The news is full of huge stimulus packages but some smaller initiatives have gone beneath the radar. In Japan, a scheme to encourage jobless young citizens to move from town to work the land could be a global template for modern rural living and a new career.
There are many ways to jump start national economies to try to get the world spinning faster again. If you’re France you can launch a mini spending spree on arms in an attempt to give your defence industry a jolt while also doing something for your global authority, commissioning a new helicopter assault ship as your pièce de résistance.
If you’re the US you can quite literally get the country moving faster and also please some of your closest allies (high-speed rail masters France, Canada, Germany and Japan) by announcing plans to build a high-speed rail network that will connect to, and even link up, some of the most economically and socially important corridors in the country.
If you’re Japan you can pump hundreds of billions of yen into the market and hope for the best. But you can also pay very close attention to shifts in the national mood and throw a little money at a social movement that may be nothing more than just a faddish trend born in the backstreets of Nakameguro or may well develop into a socio-economic tsunami that will answer everything from nagging unemployment issues to failing rural regions to greater self sufficiency.
Just as the news of California’s high-speed rail ambitions were drowned out on US election day, the multi-billion dollar plan announced at the end of April was over-shadowed by tales of water-boarding and a nasty flu that was starting to make its way across the border. So too was Japan’s agriculture ministry’s programme to get both unemployed and adventurous young Japanese out into the fields lost under the weight of glum export statistics and reports of spikes in suicide rates.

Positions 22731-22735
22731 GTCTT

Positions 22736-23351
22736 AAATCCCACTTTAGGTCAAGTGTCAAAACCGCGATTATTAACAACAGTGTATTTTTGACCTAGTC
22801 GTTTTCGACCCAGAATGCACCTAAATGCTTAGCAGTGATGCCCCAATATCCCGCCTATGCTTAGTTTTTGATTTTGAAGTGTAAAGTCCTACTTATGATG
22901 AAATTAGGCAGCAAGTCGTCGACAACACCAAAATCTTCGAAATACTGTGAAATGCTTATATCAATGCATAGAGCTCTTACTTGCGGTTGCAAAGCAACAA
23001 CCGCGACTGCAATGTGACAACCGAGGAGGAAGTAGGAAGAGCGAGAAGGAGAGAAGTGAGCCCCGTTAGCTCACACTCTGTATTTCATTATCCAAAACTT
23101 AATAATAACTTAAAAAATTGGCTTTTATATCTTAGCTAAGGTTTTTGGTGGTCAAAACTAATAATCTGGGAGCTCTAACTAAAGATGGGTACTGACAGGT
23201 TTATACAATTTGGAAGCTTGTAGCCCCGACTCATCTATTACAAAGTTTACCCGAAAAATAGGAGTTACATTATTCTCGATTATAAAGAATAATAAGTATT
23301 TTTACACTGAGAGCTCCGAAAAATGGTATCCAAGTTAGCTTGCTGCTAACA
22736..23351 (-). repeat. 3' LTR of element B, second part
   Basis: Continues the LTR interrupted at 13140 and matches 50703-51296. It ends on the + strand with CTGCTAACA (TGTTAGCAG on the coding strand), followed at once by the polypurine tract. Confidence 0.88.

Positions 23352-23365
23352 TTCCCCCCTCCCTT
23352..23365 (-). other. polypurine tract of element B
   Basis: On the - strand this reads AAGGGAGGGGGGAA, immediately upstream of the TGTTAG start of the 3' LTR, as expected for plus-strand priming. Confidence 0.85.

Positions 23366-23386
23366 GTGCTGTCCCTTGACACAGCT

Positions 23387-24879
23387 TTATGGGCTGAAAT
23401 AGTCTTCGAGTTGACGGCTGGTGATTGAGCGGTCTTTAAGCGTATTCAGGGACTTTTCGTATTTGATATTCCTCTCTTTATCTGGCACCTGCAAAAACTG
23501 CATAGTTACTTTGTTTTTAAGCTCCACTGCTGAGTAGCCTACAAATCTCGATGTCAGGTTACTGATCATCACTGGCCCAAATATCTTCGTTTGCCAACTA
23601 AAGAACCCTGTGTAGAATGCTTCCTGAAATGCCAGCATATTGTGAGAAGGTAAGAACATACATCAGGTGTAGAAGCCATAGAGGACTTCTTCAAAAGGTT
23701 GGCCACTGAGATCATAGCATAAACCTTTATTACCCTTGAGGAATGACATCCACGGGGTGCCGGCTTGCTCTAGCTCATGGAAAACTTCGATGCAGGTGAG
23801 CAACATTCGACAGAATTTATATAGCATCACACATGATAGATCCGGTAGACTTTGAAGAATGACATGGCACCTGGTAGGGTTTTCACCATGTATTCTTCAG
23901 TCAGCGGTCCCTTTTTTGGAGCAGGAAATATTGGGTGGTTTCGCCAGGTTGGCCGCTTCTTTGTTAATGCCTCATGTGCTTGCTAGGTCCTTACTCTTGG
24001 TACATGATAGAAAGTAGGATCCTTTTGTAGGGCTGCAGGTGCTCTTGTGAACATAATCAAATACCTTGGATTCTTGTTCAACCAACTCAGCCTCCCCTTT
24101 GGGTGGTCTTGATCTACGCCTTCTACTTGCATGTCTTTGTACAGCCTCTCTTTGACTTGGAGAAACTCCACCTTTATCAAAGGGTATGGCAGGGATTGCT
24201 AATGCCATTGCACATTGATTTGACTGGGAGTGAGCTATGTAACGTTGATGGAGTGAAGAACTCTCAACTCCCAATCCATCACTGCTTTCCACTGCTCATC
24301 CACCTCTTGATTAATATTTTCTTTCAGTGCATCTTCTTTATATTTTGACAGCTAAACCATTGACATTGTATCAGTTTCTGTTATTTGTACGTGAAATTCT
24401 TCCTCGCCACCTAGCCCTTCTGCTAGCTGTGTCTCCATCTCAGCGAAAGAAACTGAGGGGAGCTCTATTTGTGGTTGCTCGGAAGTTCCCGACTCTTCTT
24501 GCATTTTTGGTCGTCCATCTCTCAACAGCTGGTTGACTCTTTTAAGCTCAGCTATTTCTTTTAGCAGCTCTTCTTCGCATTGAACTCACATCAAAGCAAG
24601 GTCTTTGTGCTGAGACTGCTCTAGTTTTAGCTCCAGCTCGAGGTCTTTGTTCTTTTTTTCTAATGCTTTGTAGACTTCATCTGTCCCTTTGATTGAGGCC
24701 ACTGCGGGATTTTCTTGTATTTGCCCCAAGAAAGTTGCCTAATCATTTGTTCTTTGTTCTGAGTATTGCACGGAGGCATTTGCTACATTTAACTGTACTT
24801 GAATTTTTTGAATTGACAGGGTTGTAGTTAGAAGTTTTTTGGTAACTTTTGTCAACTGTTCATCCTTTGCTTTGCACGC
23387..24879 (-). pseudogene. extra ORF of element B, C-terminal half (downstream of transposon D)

Keen observers of the trendier end of Japan’s newsstands will know that there’s been a market, whether wishful or real, for getting Japanese to trade in cramped city life for a patch of grassy land in Kyushu complete with orchard, paddock, traditional farmhouse and roadside stand for selling yuzu jelly and free-range eggs.
While there are no shortage of smock clad mums in Ebisu, and Harajuku boys in trendy farmer get-ups by Engineered Garments who are clearly buying all of these LOHAS (lifestyle of health and sustainability) titles as a sort of bedtime porn, there’s also a faction in Prime Minister Taro Aso’s government who wants to create the incentives and conditions for city-dwellers to actually live the dream.
Aso has so far proved to be less than a visionary leader (roll the YouTube clip of his former finance minister in Rome) but someone in the sea of desks at some ministry needs to be given credit for seizing on a series of disparate but somehow related trends and putting some government cash behind them.
At press time, Hidetoshi Nakata, Japan’s most famous footballer and Monocle’s editor at large, was about to embark on a tour of Japan to visit the country’s most innovative farmers and generate interest among Japanese about the importance both of eating healthily and the agriculture sector in general. Hoping to do what all those Michelin stars did for Tokyo’s hospitality economy (a global record for one city), Nakata is keen to develop a rating system that will allow top performing farms to charge high premiums for their produce, beef and kelp.